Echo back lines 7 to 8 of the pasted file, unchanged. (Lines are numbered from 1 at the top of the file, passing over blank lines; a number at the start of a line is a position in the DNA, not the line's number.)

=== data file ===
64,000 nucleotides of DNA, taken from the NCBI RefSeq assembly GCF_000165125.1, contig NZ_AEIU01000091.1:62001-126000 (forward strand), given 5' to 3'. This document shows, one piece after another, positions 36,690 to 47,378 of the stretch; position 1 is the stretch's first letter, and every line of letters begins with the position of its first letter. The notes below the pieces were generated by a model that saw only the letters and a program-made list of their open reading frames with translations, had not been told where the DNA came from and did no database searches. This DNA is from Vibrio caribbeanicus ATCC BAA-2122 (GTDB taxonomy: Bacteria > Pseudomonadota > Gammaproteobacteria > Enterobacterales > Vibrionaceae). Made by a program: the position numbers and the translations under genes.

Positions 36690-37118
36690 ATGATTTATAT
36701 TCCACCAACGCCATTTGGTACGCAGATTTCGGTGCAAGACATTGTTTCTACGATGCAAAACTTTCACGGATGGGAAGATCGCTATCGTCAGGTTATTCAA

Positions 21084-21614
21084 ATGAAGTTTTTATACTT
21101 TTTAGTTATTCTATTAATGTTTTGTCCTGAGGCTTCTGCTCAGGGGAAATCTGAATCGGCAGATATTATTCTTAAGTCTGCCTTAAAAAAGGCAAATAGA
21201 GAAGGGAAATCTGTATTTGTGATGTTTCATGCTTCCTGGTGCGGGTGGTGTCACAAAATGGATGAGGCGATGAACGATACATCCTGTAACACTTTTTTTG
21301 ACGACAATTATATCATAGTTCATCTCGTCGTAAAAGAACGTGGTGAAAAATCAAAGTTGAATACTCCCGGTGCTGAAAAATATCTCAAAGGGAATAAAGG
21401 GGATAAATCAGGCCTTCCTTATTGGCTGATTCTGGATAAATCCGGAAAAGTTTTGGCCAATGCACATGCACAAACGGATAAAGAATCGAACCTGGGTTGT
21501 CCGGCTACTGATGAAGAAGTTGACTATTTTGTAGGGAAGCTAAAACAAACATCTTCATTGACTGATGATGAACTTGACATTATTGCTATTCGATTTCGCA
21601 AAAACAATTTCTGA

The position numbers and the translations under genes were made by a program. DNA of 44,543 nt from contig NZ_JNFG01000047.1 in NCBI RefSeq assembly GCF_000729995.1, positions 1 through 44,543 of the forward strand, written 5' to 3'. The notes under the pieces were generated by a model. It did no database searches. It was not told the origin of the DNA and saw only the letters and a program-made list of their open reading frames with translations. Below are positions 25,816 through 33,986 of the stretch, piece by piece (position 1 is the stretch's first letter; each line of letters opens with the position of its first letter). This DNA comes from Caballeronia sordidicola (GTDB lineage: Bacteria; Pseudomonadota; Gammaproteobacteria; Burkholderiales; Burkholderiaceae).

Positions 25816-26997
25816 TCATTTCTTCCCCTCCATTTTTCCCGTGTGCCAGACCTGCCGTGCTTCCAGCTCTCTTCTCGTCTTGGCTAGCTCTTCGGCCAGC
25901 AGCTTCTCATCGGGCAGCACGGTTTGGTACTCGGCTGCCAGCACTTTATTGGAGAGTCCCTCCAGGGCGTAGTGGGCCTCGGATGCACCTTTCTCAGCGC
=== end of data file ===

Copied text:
21101 TTTAGTTATTCTATTAATGTTTTGTCCTGAGGCTTCTGCTCAGGGGAAATCTGAATCGGCAGATATTATTCTTAAGTCTGCCTTAAAAAAGGCAAATAGA
21201 GAAGGGAAATCTGTATTTGTGATGTTTCATGCTTCCTGGTGCGGGTGGTGTCACAAAATGGATGAGGCGATGAACGATACATCCTGTAACACTTTTTTTG